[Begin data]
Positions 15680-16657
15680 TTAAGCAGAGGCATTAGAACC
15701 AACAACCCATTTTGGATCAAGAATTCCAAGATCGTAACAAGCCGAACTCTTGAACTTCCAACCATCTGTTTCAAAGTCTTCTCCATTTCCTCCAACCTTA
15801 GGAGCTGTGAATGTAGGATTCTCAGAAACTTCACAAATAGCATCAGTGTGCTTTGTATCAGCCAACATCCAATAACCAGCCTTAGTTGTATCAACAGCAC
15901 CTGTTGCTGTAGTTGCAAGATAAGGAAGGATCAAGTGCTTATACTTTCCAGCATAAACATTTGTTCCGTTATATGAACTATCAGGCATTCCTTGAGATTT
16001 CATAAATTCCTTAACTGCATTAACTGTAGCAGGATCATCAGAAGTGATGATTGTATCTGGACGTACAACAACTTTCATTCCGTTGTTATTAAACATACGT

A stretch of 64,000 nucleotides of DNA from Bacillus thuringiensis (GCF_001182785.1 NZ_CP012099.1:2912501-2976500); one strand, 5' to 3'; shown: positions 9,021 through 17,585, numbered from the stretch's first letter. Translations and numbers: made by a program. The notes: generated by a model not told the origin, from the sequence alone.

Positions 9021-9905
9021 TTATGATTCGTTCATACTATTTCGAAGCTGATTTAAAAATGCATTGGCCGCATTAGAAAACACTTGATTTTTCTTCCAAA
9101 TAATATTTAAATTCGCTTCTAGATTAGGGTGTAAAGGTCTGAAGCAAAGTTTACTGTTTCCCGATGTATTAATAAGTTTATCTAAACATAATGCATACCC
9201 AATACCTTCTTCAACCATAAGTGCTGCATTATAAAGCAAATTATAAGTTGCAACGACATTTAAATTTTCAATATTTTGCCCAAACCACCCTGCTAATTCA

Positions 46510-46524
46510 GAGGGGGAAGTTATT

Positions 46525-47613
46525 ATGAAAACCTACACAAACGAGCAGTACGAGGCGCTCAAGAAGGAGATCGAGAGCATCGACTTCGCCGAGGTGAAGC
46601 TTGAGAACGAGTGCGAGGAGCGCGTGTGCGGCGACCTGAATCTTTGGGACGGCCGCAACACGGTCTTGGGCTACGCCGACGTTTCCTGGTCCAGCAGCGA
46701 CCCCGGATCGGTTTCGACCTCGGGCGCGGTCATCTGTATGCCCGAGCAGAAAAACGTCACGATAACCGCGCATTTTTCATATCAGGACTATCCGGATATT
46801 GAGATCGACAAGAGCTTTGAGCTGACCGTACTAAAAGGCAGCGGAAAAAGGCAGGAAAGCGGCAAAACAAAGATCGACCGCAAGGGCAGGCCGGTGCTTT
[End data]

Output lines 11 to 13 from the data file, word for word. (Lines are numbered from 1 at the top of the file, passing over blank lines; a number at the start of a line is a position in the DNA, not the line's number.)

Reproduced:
9201 AATACCTTCTTCAACCATAAGTGCTGCATTATAAAGCAAATTATAAGTTGCAACGACATTTAAATTTTCAATATTTTGCCCAAACCACCCTGCTAATTCA

Positions 46510-46524
46510 GAGGGGGAAGTTATT